When summarising a station give their label and a summary of the parameters available as measurements.
Once you have the @id of the measure use that @id in the get_measurement_data function to retrieve the data.
The data that you receive from get_measurement_data function is always in text/csv format and you will be provided with a file id to use.
Never embed images in your text responses.

Finally we package all this up by creating an Assistant instance through the OpenAI API and then link to a driver UI, we used the ChainLit open source tooling to create a conversational style interface.

Diagram showing architecture of the assistant with an agent server communicating with the hydrology API and uploading data to an OpenAI assistant for processing.

And it works!

ChainLit screenshot showing response to "Please tell me what measurement stations are available on the River Fowey"
ChainLit screenshot showing response to "Please fetch the daily mean flow for the station Restormel for the years 2021 to 2023 and plot that as a graph"
ChainLit screenshot showing response to a request for seasonal trend analysis over the fetched data.

The Good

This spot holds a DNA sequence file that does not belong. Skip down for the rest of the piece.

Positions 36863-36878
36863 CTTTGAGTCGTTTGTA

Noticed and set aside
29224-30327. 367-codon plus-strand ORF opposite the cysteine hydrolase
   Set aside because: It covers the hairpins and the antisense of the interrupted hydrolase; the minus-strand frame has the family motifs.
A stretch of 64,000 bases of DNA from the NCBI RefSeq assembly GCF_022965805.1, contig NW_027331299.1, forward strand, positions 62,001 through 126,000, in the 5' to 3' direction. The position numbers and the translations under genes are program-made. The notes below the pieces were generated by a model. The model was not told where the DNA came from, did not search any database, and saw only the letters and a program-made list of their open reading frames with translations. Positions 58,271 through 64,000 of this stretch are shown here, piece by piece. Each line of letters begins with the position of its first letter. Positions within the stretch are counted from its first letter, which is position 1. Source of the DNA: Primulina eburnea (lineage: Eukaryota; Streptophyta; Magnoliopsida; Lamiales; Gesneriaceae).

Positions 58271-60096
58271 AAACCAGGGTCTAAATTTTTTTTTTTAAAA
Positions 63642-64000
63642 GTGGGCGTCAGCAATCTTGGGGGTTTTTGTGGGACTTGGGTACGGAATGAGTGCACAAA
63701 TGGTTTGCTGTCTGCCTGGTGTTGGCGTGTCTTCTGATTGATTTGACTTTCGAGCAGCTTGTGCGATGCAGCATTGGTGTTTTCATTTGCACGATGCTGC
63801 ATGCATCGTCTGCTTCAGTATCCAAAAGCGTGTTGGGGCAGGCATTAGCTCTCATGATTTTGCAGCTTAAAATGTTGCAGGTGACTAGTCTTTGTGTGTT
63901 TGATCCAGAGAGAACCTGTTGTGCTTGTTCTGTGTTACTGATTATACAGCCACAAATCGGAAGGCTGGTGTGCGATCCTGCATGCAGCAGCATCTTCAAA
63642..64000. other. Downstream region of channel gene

This is really powerful. Without being a coding expert or familiar with the hydrology API you can find measurement stations, fetch and display data and analyse it. Doing things like looking for trends or correlating patterns between different sites.

It’s also very flexible. We have told it nothing about the specifics of what packages are good to use for data analysis but are relying on the large volume of python coding examples in the training data for the LLM. It seems to be able to make good use of e.g. pandas and statsmodels which in turn offer a vast range of analysis possibilities. 

At least with the newer GPT models it is pretty good at correcting errors. If an analysis fails because some precondition wasn’t met it can often spot that and apply fixes. For example, in doing some correlation analysis, when it got failures due to alignment issues or missing values between two datasets, we’ve seen it automatically introduce sensible interpolation and realignment steps to enable the correlation calculation to go ahead.

Finally, one nice thing about using LLMs this way is that we can inspect the details of how they have processed the data. For example, opening the “Took 2 steps” tab in the last example shows: